In 2013 Oxford-based Architect, Gary Collins, sought a space to enable occasional work away from his London office as well as giving his daughters room to study in. We met up with Gary to see how his Modular garden room and studio has performed over the years, and to hear more about his love of modern architecture and design.
What early influences set you on a path toward architecture?
My dad was a bricklayer in his early career and when growing up he used to fascinate me showing and talking about the different buildings he worked on. I enjoyed art and technical drawing at school so it seemed like the right thing to aim for. I developed an interest in modernist architects at a time when Post Modern was all the rage and I have stuck to it. Mies Van Der Rohe and the Case Study architects in America continue to be a big influence. Simple ways of building appeal. I worked at Aldington Craig and Collinge on my year out (for two years) and I believe it is there that I actually learned architecture. I am now a trustee of the Turn End Trust, that promotes the garden and Three Houses of Peter Aldington. Seeing a couple of slides in a lecture at university in Dundee made me travel down to Oxford in the first place. I then worked at Hopkins Architects for six years and still appreciate the crafted nature of their work.
Classic modern furniture and design
What do you think you would be if not an architect?
Probably an art teacher. My Mother and three brothers have all gone into education in one way or another and I guess I am sort of wired that way too. However, now I find it difficult to imagine a career outside design. I am fascinated with product design and have fitted out my studio with Vitsoe Shelving designed by Dieter Rams – another influence! I think working in product design would be fascinating.
Looking ahead how do you see the industry changing?
There is already a lot of change happening. In my career we have moved from 2D drawing to 3D computer modelling. Buildings are now responsive and responsible within their environments, and developments in material technology have seen entirely new ways of building. It’s all happening and I can’t change that, but I still see great value in sitting with a pencil and paper and talking through a design problem or detail. I am also fascinated by offsite construction. A recent visit to a mobile home manufacturer demonstrated how advances in their industry could transfer to mainstream architecture.
Thinking on the page
Where in the world do you think is an exciting place to currently work as an architect?
Asia and the Far East are still growing rapidly and producing incredibly exciting buildings. I’ve always been fascinated by Japan creatively and culturally. They build with confidence and despite having an incredible history, continue to look forward. I also think that Spain and Portugal are places that have been repressed economically but despite this have some wonderful projects that weave into their context (often in the heart of a medieval city) yet remain singularly contemporary. RCR architects are an example of a practice that grew from humble roots in Olot in northern Spain to become Pritzker prize winners for their sensitive work.
What appeals to you about living in Oxford?
It is a beautiful city and Sally and I try to spend time each weekend enjoying Oxford. It is small at heart and everything is within walking distance yet you can just feel the history all around you. We tried living in London but returned to living in Oxford as it suited us much better. We have brought up our two daughters here and now that they are at University, they have both said how lucky they feel to have grown up in Oxford. They really like to come home here.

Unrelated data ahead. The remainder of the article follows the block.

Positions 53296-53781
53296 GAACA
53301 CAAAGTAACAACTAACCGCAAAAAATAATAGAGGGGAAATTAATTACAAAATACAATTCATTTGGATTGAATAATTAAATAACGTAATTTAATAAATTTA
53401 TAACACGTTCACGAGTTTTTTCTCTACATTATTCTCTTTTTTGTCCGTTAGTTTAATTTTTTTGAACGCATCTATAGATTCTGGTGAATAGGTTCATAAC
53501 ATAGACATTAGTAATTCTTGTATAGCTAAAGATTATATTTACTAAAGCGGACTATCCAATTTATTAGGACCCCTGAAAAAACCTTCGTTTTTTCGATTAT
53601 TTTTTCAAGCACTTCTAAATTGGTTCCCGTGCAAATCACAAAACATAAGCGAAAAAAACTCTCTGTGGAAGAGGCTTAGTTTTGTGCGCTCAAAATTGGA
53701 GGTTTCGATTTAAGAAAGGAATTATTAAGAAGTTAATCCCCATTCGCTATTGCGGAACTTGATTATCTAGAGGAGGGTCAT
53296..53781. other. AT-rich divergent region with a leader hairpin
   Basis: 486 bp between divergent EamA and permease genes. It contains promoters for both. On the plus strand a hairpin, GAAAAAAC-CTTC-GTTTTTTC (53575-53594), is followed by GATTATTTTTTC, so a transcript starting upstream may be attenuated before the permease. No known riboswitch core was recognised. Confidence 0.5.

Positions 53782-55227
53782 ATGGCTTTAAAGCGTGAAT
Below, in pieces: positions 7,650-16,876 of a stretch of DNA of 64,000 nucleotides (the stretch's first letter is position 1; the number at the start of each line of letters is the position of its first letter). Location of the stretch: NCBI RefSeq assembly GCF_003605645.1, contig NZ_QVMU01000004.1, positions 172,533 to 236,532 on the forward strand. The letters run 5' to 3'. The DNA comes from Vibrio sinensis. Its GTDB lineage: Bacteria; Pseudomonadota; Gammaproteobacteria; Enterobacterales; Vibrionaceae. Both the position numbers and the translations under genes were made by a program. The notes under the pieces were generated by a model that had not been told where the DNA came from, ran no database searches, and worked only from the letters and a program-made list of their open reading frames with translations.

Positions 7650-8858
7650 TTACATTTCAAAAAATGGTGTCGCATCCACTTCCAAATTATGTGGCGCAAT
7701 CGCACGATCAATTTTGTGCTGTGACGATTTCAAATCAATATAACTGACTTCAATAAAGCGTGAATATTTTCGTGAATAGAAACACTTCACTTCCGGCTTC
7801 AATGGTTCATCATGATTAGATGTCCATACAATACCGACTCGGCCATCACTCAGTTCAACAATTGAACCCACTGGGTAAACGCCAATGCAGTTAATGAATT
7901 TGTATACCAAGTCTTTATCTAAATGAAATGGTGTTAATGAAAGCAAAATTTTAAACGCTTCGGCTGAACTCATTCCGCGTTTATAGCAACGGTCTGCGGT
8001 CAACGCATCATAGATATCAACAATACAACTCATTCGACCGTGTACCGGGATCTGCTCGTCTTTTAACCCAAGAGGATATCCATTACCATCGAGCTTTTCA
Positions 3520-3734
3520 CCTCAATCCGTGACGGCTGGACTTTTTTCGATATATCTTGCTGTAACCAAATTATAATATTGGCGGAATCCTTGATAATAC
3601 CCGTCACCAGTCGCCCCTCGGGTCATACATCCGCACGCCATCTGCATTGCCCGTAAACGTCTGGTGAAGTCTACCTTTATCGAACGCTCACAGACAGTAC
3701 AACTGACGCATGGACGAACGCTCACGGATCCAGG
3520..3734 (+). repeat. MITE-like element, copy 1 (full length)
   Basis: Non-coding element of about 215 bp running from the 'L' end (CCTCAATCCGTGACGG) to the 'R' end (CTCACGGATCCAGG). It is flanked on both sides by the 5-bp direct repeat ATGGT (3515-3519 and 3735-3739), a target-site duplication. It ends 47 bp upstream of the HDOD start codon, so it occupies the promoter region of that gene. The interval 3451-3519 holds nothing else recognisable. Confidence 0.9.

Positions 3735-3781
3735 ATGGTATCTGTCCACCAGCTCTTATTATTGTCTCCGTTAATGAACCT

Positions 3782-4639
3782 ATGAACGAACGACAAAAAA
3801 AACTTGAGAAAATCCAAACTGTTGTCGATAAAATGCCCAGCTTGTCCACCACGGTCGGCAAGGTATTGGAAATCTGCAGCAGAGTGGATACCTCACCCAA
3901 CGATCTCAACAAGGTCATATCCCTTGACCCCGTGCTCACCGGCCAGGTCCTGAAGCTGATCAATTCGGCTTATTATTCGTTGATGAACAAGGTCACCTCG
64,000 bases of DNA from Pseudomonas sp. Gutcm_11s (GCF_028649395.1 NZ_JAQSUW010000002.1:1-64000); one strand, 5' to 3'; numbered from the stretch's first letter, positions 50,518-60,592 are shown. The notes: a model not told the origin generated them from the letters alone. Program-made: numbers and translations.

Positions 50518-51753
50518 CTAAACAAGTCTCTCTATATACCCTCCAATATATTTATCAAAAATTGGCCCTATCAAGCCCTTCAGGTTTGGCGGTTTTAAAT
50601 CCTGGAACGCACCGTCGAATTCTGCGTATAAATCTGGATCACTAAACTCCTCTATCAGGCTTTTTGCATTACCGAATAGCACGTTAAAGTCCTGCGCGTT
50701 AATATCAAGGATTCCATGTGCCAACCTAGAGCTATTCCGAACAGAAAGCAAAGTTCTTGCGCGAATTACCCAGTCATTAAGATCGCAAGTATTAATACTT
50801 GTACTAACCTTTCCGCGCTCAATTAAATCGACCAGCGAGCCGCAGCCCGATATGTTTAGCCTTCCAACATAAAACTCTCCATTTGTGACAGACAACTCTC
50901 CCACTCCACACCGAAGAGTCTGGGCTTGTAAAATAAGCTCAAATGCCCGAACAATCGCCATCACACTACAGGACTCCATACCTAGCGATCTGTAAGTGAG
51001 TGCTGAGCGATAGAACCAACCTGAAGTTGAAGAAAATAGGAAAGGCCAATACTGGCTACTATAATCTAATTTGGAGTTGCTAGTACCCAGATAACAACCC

Gary outside his garden room and studio
When considering a new space for the garden what appealed to you about 3rdSpace?
I am interested in modular construction and 3rdSpace offered a modular off-site solution. As an architect, I was keen to have a studio space that was contemporary and functional. I had already sketched out my ideas for the space but when I came across 3rdSpace, it matched the concept perfectly. Through discussions with them, I was able to introduce a modification to the design to incorporate a slot of glass louvres for ventilation. They design and install the studio too so that removed a further headache of having to find a builder who could build the studio to the level of quality I wanted. It literally went from a patch of garden to a studio in two days thanks to its prefabrication, despite having to manoeuvre completed panels through our tiny terraced house!
Simple technology, Naco glass louvres
Does the space get used exactly as intended, or has it changed over time?
It was always meant as a garden room and studio. We knew that as our daughters grew up, they would want to use it as a space to study and to hang out. And they did – for a year or so it was entirely taken over by them. We now have it back and I choose to work here – it is my favourite place to work. It is the shortest commute I have ever had and I can look out at our garden and really feel part of it. Separation from the rest of the house is good to allow space to focus whilst undistracted by the the normal family hubbub. But I just have to lift my head and I can see back through the house from where I sit in the studio. In the summer, it really comes alive with the door wide open and a barbecue on the go.
Connection to house and garden
Gary is a practising architect and a trustee for Turn End Trust, which promotes and preserves the garden and Three Houses by Modernist architect Peter Aldington.
Gary’s garden room is a 3rdSpace 1.5 Bay Modular design, with a custom-made glass Naco louvre panel.
Photography: Beth Davis